Washington, World Bank, March 08, 2019
Aim Texas Trading, LLC participated in a tender to offer consulting services in collaboration with HPC AG (Germany) and PASECO (Greece) as a Joint Venture. The purpose of the tender was to prepare a Feasibility Study for the Clean Up and Rehabilitation of Absheron Lakes and Lake Khojasan Sustainable Cleanup and Area Rehabilitation in Azerbaijan under the project titled “WB-SELECTION # 1261392.” In this Joint Venture, PASECO took on the role of Lead Consultant.
The Greater Baku Regional Development Plan (GBRDP) of 2015 envisions expansion of urban development west and east of Baku, and in the locations of old oil fields and areas around the lakes. The GBRDP recommends policy measures to restrict development on contaminated lands until they are properly cleaned.
The Government of Azerbaijan (GoA) has assigned high priority on cleaning of industrially polluted land and lakes in the Greater Baku Area, acknowledging the expected economic benefits and positive impacts on environmental health as a “public good”. The removal of contaminants and the regeneration of these brownfields will help mitigate the risk and potential negative impacts on public health, water, groundwater and soils of adjacent neighborhoods; will create jobs and new business opportunities for local entrepreneurs, and consequently increase the area’s development potential and property values.
Restoring the Absheron lakes would have a considerable impact on the quality of life in Greater Baku. By enhancing their cleanliness, these lakes could substantially add to the landscape’s aesthetic value, offer recreational opportunities, and create more land available for housing and economic purposes. Additionally, their transformation into more natural systems could even play a role in mitigating urban climate extremes.
Situated on the west side of the city in the Binagadi district, Khojasan Lake boasts a relatively shallow nature, with an average depth of 4 meters. Covering a surface area of 1.82 square kilometers, it stretches with a maximum length of 3.82 kilometers and a width of 662 meters. The lake’s outlet directs the water flow to the south, while the northeast side features a marshy region, and in the northwest, there is a water inlet. Historically, the lake received its water supply from rainwater and the groundwater of upstream areas.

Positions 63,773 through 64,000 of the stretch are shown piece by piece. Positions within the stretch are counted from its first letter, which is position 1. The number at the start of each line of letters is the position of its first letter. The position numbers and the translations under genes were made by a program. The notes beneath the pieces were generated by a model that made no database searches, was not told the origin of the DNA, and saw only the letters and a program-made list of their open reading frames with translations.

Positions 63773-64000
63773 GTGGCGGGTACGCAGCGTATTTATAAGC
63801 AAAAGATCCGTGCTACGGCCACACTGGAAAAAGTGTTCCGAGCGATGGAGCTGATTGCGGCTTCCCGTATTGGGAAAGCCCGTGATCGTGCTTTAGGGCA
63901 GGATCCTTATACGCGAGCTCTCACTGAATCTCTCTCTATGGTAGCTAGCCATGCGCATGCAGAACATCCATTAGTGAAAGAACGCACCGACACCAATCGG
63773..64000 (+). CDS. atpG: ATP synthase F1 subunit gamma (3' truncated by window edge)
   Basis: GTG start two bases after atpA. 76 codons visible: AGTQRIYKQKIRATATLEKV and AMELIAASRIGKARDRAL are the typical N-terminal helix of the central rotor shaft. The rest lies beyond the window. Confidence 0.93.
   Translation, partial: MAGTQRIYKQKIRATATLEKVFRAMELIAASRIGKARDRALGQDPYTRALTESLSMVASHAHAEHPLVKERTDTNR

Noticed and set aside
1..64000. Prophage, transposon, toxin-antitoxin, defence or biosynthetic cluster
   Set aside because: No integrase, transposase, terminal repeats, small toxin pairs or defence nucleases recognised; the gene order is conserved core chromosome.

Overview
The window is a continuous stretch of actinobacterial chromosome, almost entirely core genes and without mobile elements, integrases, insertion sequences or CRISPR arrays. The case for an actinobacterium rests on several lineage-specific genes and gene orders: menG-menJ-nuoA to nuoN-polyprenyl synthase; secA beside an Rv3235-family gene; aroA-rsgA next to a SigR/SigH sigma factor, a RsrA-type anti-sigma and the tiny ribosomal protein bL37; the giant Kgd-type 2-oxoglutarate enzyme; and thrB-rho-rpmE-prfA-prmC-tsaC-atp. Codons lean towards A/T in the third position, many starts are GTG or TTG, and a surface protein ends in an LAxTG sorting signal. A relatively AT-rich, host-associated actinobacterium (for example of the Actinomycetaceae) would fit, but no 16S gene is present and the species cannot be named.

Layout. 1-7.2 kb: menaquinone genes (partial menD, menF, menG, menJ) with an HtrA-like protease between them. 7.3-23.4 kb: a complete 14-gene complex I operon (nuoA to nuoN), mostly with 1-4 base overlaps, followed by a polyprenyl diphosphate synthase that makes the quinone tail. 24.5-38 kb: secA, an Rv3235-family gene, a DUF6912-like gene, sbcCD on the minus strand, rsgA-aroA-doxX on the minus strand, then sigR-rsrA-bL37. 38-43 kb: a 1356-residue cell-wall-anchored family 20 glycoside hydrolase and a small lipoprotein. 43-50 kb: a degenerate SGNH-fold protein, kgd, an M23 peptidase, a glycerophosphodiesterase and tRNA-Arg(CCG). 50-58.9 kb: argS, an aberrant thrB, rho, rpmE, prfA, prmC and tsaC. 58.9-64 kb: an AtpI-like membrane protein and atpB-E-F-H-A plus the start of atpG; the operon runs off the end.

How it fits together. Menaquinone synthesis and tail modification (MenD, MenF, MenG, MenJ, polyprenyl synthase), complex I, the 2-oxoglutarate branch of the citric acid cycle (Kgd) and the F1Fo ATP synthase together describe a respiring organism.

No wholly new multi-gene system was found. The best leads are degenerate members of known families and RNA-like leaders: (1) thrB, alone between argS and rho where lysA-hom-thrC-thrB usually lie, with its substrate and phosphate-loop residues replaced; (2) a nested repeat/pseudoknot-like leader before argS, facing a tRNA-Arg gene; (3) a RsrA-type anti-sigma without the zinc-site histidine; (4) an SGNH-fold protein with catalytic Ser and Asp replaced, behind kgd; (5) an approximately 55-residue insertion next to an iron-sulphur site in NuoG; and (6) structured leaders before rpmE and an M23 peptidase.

The delineable watershed of Khodjsan Lake covers an area of approximately 16.9 square kilometers. The watershed has a sloping terrain from the north to the south, with the lowest point located in the southern part. The lake and its surrounding watershed are situated within a syncline and are enclosed by two ridges on the east and west sides. The left ridge is known as Shubani mountains, significantly higher than the right ridge. The highest point of the watershed is found in the Shubani ridge, reaching an elevation of 344 meters. On the other hand, the lowest point is at the starting point of the primary outflow, at an elevation of 13 meters. The right ridge is referred to as Yasamal uplands, and its highest point stands at 118 meters.
Lake Khojasan is one of the lakes on the list of polluted areas in the Absheron Peninsula, including with oil compounds such as VOCs, PAHs, and heavy metals. A study commissioned by the Ministry of Economic Development in 2014 points that soil around the lake are polluted with Total Petroleum Hydrocarbons, cadmium, mercury and arsenic slightly above the national soil quality standard, and lake sediments were moderately polluted with oil products. It is assumed that the source of pollution with oil products are (former) oil extraction activities in the vicinity of Khojasan.
Khojasan Lake area faces significant pollution, primarily arising from untreated municipal sewage and industrial wastewaters discharged directly into the lake. The northern part of the lake is severely affected by extensive industrial sites that release chemical and biological pollutants without proper regulation. Moreover, shanty areas and various small and medium-sized industrial developments lacking planned sewage systems also utilize the lake as a dumping ground for their wastewaters. Additionally, small oil extraction wells in the vicinity discharge effluents directly into the lake, exacerbating the contamination.
One of the consequences of this pollution is the presence of high concentrations of nutrients in the lake water, largely stemming from the substantial influx of wastewater with elevated nutrient levels. Consequently, the lake experiences an abundance of algae and a consistent production of cyanobacteria. Furthermore, run-offs from unauthorized solid waste dumpsites on the west side of City Bypass Road in Binagadi pose a significant risk to the lake’s water quality. These dumpsites are estimated to contain approximately 30% construction waste and tailings, 60% domestic waste, 6% oil residues, and 4% old tires, with some locations also containing livestock waste.
Approximately 75% of the total water input in the lake is comprised of wastewater. The remaining input is believed to be distributed among seepage, surface runoff, and precipitation. Precipitation plays the most significant role during the winter months. On an annual basis, seepage, surface runoff, and precipitation are expected to be evenly distributed.